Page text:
HTC Touch Diamond2 review:

Photo gallery: XXProductNameXX
Photo gallery:
HTC Touch Diamond2

Ever since the HTC Touch Diamond2 and HTC Touch Pro2 were announced at GSMA 2009, there’s been a ton of interest and plenty of questions about U.S. availability. While we still don’t have any official information on the latter just yet, HTC provided us with an unlocked model of the European Touch Diamond2 to check out, and it looks quite promising. As the successor to the HTC Touch Diamond, the Touch Diamond2 boasts a sharper, bigger touch screen and an improved TouchFlo interface that provides easier navigation. We were also impressed with the general responsiveness of the device, and the 5-megapixel camera is a nice boost. You can buy the Windows Mobile smartphone unlocked right now for about $600, but obviously it’s not optimized for North America so you’ll be missing out on some features, more specifically, support for U.S. 3G bands. We’d say hold out until a North American version is announced but in the meantime, here’s a preview of what the HTC Touch Diamond2 has to offer.

There are many adjectives that could be used to describe the HTC Touch Diamond2’s design. There’s the usual sleek and sexy but more than anything, we kept coming back to one word: sophisticated. The smartphone has more of a grown-up look with its brushed-metal face and a more streamlined look, making the otherwise attractive HTC Touch Diamond almost look like a child’s toy and the iPhone and Samsung Omnia look clunky.

The HTC Touch Diamond2 next to the Samsung Omnia.

While smaller than the two aforementioned touch-screen smartphones, the Touch Diamond2 is ever so slightly bigger and heavier than its predecessor, at 4.25 inches high by 2.09 inches wide by 0.54 inch thick and 4.15 ounces (compared with 4 inches by 2 inches by 0.6 inch and 4 ounces). However, it still has a slim-enough profile that you should be able to slip it into a pants pocket with no problem.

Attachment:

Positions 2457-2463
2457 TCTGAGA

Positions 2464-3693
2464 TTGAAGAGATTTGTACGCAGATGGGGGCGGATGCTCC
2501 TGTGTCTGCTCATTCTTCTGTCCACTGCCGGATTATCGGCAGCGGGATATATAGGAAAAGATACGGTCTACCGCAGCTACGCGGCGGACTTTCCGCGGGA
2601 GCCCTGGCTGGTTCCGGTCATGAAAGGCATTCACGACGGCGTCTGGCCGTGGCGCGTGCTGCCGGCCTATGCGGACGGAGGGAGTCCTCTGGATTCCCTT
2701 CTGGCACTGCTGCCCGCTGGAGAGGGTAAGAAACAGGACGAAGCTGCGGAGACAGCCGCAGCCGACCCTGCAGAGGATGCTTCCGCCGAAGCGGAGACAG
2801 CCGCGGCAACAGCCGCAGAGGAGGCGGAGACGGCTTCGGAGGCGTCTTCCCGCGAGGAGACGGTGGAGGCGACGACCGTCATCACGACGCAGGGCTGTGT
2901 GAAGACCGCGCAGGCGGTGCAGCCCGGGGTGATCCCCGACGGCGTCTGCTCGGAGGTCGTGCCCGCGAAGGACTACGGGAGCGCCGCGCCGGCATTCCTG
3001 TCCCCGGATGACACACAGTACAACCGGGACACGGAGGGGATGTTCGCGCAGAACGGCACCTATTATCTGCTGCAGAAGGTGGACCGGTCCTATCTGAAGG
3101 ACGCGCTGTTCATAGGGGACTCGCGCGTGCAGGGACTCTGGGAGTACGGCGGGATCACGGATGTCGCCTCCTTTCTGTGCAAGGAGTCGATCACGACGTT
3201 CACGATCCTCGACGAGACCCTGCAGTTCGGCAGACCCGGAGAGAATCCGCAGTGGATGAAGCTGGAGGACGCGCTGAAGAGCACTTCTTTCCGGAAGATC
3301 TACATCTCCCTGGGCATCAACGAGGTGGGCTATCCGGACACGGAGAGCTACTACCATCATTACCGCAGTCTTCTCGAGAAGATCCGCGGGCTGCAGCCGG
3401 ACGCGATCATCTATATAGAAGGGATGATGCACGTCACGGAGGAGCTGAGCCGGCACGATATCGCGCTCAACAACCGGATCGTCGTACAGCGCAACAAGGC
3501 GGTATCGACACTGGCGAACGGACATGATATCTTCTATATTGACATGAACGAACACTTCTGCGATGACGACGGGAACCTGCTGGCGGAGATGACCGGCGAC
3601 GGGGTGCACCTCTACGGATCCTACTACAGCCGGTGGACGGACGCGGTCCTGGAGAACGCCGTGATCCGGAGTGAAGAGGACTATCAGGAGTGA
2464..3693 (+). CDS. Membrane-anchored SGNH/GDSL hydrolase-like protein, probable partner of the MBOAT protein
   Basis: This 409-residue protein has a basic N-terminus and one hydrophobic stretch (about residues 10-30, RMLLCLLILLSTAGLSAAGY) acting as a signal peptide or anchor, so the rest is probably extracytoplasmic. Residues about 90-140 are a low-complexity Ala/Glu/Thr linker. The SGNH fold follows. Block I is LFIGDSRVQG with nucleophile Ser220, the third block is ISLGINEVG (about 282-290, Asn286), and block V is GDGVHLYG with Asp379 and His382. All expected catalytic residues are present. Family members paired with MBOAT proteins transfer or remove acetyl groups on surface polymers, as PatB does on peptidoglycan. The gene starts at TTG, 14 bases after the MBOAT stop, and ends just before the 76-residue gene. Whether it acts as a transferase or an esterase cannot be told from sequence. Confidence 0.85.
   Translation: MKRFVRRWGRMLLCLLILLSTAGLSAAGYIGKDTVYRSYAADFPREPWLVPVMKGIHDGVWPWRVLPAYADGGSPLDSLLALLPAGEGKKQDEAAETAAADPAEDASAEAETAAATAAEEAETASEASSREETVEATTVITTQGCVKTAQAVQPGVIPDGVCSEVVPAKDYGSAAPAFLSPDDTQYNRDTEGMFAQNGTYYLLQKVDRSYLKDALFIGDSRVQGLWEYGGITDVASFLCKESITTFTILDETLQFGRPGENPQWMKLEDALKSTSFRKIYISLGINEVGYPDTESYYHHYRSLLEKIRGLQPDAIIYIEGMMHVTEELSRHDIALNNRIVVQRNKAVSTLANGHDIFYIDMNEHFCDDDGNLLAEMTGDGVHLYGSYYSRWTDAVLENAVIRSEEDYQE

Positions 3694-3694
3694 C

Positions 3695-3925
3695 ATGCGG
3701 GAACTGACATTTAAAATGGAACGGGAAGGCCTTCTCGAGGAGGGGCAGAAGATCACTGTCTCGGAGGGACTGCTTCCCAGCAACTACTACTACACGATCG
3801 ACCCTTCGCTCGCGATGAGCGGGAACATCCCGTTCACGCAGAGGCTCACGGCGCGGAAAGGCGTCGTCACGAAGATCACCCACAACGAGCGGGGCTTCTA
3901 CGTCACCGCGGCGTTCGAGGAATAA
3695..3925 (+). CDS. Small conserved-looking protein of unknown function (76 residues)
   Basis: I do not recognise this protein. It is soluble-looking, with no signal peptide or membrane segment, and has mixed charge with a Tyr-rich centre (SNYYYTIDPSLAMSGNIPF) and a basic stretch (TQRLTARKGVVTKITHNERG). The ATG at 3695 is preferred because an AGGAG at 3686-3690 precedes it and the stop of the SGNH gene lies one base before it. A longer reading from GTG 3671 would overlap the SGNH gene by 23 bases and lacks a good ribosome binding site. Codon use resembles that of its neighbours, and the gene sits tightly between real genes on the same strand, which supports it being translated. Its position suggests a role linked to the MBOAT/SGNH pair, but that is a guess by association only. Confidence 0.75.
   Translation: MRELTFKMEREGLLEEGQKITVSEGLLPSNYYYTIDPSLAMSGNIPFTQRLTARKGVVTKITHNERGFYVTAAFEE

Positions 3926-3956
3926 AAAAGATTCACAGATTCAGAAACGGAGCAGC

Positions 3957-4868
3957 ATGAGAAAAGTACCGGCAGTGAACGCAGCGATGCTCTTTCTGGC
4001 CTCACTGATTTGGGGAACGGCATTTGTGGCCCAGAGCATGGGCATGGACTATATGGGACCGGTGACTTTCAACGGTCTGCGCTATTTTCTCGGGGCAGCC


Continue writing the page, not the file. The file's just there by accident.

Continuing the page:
In addition, the smartphone has a solid construction and is comfortable to hold. The back is a bit slick since HTC decided to go with a simple flat plastic battery cover unlike the various versions of the Touch Diamond, which either had a geometric backing or soft-touch finish. While not a huge deal, we are slightly partial to the soft-touch finish since it gives the phone a non-slippery texture.

More than anything, it’s the Touch Diamond2’s WVGA display that’s the attention grabber. It’s bigger and sharper at 3.2 inches and 480×800 pixels. Images and text pop with color and clarity, and the touch screen is quite responsive. It also has a built-in accelerometer, which will automatically change the screen orientation from portrait to landscape when you rotate the phone. Note that this doesn’t work in all apps, but does for Web pages, e-mail, photos, and video. The accelerometer was fairly responsive; not instantaneous but no more than a second or two to switch.

The smartphone uses HTC’s TouchFlo 3D interface, which, on first glance, looks to be the same as the company’s previous Touch devices. However, once you dig deeper into the menus, you will notice some changes and added functionality. For one, you now get tabs for your calendar and stock quotes, and HTC has provided an extra level of customization by allowing you to rearrange and remove tabs on your Home screen via the Settings menu. Of course, you can always switch back to the traditional Windows theme if you’re not a fan of TouchFlo.